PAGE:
Removing makeup before you sleep is a necessary evil. It may seem tedious, but the effort is worth it.
Sleeping with makeup on is like an open invitation to a variety of skin problems. When you’re tired and sleepy, it’s easy to give in to temptation and head straight for bed.
A friendly tip? Don’t do that. Reversing the aftereffects of skin issues can take weeks, if not months. Staying up for a couple of minutes to remove your makeup sure sounds like the better option now, doesn’t it?
Our skin, the largest organ of the human body, slips into much-needed repair mode at night. It deals with a long day of accumulated dirt, harmful sun rays, and free radicals. Sleeping with makeup on acts as a barrier to the skin’s natural healing process.
If you’re still not persuaded, read on. Hopefully, you will soon change your mind.
5 Reasons Why You Should Avoid Sleeping With Your Makeup On
Delayed Skin Repair
Your skin creates new cells and boosts collagen production while you’re asleep. When you have makeup on, the cells have to fight their way through the layers of makeup. This means you don’t get the full benefits of the body’s renewal process.
Simply put, makeup suffocates your skin. Paired with the oxidative stress brought on by free radicals, your face will soon have more wrinkles, blemishes, and other signs of aging. You will also be unhappy when you see how dull your complexion becomes after it has been smothered by makeup overnight.
Plus, if your skin is already covered by makeup, it can’t fully absorb the good stuff from your nighttime skin care products. So wash off the cosmetics and let your face serum do its job.
Makeup comes loaded with chemicals. While they do little harm in the short term, these synthetic substances are no good for the skin in the long run. Fragrances, dyes, and other preservatives can irritate the skin and cause inflammation.
The main culprit? Full coverage foundation, especially the ones that are oil-based. Heavy cosmetics clog your pores, which lead to acne, blackheads, and whiteheads.
Full coverage foundation for dry skin is a big no-no. Opt for medium coverage instead as it’s less likely to dry your skin out. You don’t want to have rough patches on your face now, do you?
Sleeping with makeup on does not necessarily cause infections, but if you already have a stubborn pimple or an active skin abrasion, you’re in for a surprise. And it’s not a good one.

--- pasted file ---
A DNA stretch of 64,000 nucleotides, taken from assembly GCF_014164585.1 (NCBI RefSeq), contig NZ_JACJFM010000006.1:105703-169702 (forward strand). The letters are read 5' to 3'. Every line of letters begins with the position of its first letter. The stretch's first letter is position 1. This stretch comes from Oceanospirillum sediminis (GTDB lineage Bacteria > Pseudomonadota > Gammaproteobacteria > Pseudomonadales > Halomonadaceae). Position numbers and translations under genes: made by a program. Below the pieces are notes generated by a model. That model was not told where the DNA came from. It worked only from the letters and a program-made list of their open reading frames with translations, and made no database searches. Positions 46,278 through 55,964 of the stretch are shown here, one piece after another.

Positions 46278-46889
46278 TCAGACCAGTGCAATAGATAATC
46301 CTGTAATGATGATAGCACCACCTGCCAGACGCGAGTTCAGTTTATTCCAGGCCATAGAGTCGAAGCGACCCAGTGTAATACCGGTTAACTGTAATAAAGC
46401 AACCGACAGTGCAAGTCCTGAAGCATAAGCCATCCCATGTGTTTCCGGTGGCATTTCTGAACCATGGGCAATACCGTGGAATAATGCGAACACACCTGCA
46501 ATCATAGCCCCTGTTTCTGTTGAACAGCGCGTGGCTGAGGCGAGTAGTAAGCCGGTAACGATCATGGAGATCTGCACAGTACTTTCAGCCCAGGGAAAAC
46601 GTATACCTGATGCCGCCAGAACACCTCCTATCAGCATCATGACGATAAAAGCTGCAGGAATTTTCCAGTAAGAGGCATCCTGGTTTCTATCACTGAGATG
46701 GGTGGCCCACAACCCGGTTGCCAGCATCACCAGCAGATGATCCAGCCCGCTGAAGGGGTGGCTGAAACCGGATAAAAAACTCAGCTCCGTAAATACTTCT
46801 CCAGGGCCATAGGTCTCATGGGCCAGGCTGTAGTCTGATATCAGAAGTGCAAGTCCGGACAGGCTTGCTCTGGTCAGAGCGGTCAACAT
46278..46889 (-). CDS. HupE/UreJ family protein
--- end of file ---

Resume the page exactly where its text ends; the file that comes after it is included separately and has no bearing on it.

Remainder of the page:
Matte lips are all the rage. It’s great that newer lipsticks are smudge-proof and non-transferable. After all, it’s annoying to leave imprints on clothing or drinking glasses.
Unfortunately, matte lipsticks contain formulas that rob the moisture from your lips. This can leave your lips feeling chapped come morning.
Make sure you use a lip sleeping mask, preferably one with antioxidants. Better yet, dab on coconut oil to restore your lips to their former glory.
Exposure to Pollutants
Your skin is pretty tough, but if you let the pollutants sit on it the whole night long, you’ll reap the consequences. Skipping makeup removal can increase the sensitivity of the skin. It’s a chain reaction.
Some cosmetics contain ingredients that absorb environmental pollutants. As a result, you run the risk of developing a rash. This makes it all the more important to wash makeup off before you head for the bed.
The Bottom Line
Remove your makeup before you sleep. That’s the takeaway. If you don’t like the wet feeling, follow the French and use Micellar water to remove makeup. You can opt for moist towelettes, provided you use them gently. Don’t rub your face too hard, as this can cause irritation.
Are you wearing extra-heavy makeup for an event? Now’s the time to use a cleansing oil or makeup remover to get every bit off your face. Afterward, you can put on your face serum and the rest of your bedtime skin regimen.
Choose products that are specific to your skin type. If you’re unsure, you can always visit a dermatologist to figure that out. For the sake of your skin, please avoid sleeping with your makeup on.